Pathologist initiated reflex BRAF mutation testing in metastatic melanoma: experience at a specialist melanoma treatment centre

Pathology. 2022 Aug;54(5):526-532. doi: 10.1016/j.pathol.2021.12.290. Epub 2022 Mar 3.


Testing for BRAF mutations in metastatic melanoma is pivotal to identifying patients suitable for targeted therapy and influences treatment decisions regarding single agent versus combination immunotherapy. Knowledge of BRAF V600E immunohistochemistry (IHC) results can streamline decisions during initial oncology consultations, prior to DNA-based test results. In the absence of formal guidelines that require pathologist initiated ('reflex') BRAF mutation testing, our institution developed a local protocol to perform BRAF V600E IHC on specimens from all stage III/IV melanoma patients when the status is otherwise unknown. This study was designed to evaluate the application of this protocol in a tertiary referral pathology department. A total of 408 stage III/IV melanoma patients had tissue specimens accessioned between 1 January and 31 March in three consecutive years (from 2019 to 2021), reported by 32 individual pathologists. The BRAF mutation status was established by pathologists in 87% (352/408) of cases. When a prior BRAF mutation status was previously known, as confirmed in linked electronic records (202/408), this status had been communicated by the clinician on the pathology request form in 1% of cases (3/202). Pathologists performed BRAF V600E IHC in 153 cases (74% of cases where the status was unknown, 153/206) and testing was duplicated in 5% of cases (20/408). Reflex BRAF IHC testing was omitted in 26% of cases (53/206), often on specimens with small volume disease (cytology specimens or sentinel node biopsies) despite adequate tissue for testing. Incorporating BRAF IHC testing within routine diagnostic protocols of stage III/IV melanoma was both feasible and successful in most cases. Communication of a patient's BRAF mutation status via the pathology request form will likely improve implementation of pathologist initiated BRAF mutation testing and may result in a reduction of duplicate tests. To improve pathologist reflex testing rates, we advocate for the use of an algorithmic approach to pathologist initiated BRAF mutation testing utilising both IHC and DNA-based methodologies for stage III/IV melanoma patients.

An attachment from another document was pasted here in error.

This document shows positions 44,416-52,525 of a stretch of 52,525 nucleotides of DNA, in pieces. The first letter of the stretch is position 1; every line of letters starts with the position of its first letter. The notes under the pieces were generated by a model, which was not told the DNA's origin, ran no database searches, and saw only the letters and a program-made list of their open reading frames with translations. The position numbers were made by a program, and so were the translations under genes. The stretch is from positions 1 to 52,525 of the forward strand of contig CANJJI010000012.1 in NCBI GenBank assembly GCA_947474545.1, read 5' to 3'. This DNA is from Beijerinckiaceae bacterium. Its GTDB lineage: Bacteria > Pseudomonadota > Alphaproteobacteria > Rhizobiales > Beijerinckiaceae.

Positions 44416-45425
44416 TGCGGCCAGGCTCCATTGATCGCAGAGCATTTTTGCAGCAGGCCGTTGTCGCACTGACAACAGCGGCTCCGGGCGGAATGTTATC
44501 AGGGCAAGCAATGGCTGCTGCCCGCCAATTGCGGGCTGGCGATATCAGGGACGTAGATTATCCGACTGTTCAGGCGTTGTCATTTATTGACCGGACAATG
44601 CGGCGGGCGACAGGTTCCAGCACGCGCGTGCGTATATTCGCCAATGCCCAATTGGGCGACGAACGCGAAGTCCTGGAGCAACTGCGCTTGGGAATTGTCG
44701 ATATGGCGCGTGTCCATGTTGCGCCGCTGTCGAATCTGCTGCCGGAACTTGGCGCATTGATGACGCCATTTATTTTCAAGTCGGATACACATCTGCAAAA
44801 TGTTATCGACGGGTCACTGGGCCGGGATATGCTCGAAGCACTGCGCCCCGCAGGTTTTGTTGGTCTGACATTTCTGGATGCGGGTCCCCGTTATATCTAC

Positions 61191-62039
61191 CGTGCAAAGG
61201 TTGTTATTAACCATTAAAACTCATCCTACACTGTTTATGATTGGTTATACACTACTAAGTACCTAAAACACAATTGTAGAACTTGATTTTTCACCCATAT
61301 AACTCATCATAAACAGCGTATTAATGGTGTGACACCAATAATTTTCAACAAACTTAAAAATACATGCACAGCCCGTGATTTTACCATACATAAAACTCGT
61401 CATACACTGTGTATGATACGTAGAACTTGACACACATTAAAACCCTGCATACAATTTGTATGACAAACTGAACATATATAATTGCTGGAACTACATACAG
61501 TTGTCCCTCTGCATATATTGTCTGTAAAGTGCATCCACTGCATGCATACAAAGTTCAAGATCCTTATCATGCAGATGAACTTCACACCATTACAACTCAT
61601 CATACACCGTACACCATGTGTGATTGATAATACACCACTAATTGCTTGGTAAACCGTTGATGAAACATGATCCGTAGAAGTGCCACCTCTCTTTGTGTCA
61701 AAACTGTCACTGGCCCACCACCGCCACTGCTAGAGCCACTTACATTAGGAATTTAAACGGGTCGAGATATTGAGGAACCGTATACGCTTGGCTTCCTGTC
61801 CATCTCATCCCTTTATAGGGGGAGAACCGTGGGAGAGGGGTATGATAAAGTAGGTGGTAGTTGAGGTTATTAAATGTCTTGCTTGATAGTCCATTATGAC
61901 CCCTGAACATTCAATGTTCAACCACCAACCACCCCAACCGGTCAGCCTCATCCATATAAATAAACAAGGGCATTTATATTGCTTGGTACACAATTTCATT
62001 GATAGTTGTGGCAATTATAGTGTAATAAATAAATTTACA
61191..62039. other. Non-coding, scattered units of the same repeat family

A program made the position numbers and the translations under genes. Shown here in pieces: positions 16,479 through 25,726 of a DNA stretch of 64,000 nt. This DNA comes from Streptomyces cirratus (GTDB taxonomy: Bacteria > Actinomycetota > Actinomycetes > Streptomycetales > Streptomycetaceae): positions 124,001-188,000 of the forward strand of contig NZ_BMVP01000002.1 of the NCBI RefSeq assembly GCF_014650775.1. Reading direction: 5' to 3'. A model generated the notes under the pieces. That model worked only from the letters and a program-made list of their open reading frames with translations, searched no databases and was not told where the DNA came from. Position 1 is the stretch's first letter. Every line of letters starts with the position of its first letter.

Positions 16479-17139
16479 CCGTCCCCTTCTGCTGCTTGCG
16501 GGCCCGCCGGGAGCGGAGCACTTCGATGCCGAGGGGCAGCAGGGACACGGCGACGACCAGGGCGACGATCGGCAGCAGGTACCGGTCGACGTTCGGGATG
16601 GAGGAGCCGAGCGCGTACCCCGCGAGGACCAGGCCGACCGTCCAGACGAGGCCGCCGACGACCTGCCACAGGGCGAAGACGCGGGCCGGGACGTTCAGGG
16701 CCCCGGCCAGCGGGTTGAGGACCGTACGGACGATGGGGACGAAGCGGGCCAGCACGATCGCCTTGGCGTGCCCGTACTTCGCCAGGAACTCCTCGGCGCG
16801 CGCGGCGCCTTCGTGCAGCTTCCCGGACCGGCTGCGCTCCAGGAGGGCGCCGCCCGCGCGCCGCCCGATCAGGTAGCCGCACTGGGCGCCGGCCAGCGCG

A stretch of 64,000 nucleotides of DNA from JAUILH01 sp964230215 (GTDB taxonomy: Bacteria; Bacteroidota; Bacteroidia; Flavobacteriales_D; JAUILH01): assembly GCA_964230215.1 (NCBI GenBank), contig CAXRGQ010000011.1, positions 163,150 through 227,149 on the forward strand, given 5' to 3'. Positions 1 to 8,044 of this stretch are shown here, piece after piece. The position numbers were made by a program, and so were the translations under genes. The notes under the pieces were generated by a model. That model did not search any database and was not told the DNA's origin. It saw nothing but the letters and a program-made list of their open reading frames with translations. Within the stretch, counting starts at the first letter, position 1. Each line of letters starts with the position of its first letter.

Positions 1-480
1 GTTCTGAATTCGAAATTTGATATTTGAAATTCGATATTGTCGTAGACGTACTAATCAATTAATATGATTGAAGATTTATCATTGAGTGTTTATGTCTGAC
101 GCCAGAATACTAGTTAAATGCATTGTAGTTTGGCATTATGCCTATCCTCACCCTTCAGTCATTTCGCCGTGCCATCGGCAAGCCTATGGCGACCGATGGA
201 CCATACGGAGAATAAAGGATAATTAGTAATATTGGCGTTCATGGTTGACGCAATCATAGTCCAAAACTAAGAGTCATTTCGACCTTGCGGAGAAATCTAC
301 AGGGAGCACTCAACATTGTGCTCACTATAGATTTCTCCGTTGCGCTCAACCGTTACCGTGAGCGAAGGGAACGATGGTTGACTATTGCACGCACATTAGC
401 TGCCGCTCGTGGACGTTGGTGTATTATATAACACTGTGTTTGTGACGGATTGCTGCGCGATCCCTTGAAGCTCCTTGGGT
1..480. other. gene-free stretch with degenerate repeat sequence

Keywords: BRAF; Biomarker; diagnosis; immunohistochemistry; melanoma; metastasis; molecular testing; pathology; skin; treatment.

MeSH terms

  • DNA Mutational Analysis / methods
  • Humans
  • Melanoma* / diagnosis
  • Melanoma* / genetics
  • Melanoma* / pathology
  • Melanoma, Cutaneous Malignant
  • Mutation
  • Neoplasms, Second Primary*
  • Pathologists
  • Proto-Oncogene Proteins B-raf / genetics
  • Skin Neoplasms* / diagnosis
  • Skin Neoplasms* / genetics
  • Skin Neoplasms* / pathology


  • BRAF protein, human
  • Proto-Oncogene Proteins B-raf